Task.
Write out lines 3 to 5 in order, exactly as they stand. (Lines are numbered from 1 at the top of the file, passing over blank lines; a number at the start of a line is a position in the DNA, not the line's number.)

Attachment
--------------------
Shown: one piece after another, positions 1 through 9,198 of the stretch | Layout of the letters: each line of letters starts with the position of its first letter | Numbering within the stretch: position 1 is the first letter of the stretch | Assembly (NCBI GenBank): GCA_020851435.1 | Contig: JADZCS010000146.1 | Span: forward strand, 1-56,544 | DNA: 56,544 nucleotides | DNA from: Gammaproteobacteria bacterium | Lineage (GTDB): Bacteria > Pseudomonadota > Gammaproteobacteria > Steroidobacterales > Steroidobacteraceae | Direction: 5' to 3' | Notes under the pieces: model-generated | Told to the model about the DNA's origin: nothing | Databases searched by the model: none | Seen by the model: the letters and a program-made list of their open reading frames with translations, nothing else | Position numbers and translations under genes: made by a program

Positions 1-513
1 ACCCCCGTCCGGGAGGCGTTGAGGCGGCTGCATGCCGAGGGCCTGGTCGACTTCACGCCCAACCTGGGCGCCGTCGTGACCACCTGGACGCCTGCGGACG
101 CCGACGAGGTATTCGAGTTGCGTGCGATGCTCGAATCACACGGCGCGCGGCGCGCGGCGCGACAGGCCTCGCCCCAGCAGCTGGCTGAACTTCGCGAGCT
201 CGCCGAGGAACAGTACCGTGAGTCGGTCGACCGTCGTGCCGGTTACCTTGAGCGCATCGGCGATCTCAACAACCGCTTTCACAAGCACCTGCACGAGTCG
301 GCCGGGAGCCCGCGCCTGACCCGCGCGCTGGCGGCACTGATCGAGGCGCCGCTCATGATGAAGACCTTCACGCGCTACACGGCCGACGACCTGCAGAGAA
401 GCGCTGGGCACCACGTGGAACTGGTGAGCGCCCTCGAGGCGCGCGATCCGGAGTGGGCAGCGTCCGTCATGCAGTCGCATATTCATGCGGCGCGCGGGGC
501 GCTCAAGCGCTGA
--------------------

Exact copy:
1 ACCCCCGTCCGGGAGGCGTTGAGGCGGCTGCATGCCGAGGGCCTGGTCGACTTCACGCCCAACCTGGGCGCCGTCGTGACCACCTGGACGCCTGCGGACG
101 CCGACGAGGTATTCGAGTTGCGTGCGATGCTCGAATCACACGGCGCGCGGCGCGCGGCGCGACAGGCCTCGCCCCAGCAGCTGGCTGAACTTCGCGAGCT
201 CGCCGAGGAACAGTACCGTGAGTCGGTCGACCGTCGTGCCGGTTACCTTGAGCGCATCGGCGATCTCAACAACCGCTTTCACAAGCACCTGCACGAGTCG